The term ‘net zero’ and the practical application of the frame for individual entities has been subject to fierce debate and contention in the last weeks and months.
The science is clear that we must get our world to a state of net zero emissions as soon as possible (and by 2050 at the absolute latest) in order to limit the worst effects of climate change. Net zero is defined by the IPCC, the United Nations body for assessing the science related to climate change, as:
“When anthropogenic CO2 emissions are balanced globally by anthropogenic CO2 removals over a specified period.”
Simply put, at a global level we need to balance the amount of emissions we put into the atmosphere with the amount we take out. There has been a significant growth in the number of ‘net zero commitments’ made by companies, cities, regions, investors, and educational institutions — but not all commitments are made equal.
So how do we know that net zero commitments are going to meaningfully contribute towards halving global emissions by 2030 – and which miss the mark?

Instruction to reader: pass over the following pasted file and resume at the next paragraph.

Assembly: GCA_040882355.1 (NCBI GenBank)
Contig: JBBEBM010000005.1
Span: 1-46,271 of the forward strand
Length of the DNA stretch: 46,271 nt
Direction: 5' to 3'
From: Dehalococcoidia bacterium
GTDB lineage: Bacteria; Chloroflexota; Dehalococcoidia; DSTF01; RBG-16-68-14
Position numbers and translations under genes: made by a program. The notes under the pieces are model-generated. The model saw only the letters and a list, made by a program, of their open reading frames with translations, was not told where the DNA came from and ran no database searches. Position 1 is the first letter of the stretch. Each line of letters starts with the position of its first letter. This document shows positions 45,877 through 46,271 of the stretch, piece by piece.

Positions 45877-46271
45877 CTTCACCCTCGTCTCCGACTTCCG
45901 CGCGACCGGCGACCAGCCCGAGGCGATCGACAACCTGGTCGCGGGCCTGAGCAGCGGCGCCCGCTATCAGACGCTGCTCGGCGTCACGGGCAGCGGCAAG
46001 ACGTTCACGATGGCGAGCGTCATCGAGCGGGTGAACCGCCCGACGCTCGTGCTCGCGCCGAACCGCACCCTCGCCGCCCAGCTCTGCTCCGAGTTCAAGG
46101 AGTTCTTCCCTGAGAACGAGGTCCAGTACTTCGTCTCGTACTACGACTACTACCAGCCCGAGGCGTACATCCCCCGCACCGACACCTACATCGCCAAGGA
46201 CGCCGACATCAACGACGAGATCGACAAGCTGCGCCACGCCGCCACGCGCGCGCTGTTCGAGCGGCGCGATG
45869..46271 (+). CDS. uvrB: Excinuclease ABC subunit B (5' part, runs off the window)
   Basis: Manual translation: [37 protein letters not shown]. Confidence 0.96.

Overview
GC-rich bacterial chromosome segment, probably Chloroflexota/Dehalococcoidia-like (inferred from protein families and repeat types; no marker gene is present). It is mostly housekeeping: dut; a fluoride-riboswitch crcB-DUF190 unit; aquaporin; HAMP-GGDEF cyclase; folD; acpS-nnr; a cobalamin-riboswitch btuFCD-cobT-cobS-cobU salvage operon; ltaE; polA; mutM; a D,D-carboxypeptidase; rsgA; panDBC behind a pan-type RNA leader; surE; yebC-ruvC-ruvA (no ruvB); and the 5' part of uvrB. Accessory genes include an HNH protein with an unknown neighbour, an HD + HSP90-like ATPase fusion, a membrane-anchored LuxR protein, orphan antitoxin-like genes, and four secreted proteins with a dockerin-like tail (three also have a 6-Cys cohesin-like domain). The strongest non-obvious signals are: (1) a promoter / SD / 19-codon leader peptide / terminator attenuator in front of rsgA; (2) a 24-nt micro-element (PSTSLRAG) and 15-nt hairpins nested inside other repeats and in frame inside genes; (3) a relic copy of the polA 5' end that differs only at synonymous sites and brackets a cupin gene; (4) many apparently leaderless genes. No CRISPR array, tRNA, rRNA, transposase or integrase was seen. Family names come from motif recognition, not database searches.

The UN High Level Champions and Oxford Net Zero have designed a toolkit to help us all understand what a credible net zero commitment looks like, and which commitments lack the substance needed to deliver a zero carbon world in time.
It includes insight into critical topics such as emissions scopes, offsetting, interim targets and immediate action plans.
In all things, actions speak louder than words — and so even institutions with credible climate commitments must be transparent and clearly demonstrate their immediate steps in to reach zero emissions as quickly as possible.
Unlike most races, the race to zero emissions won’t have one winner.
In this race we all win, or we all lose.
To view the toolkit, please click here.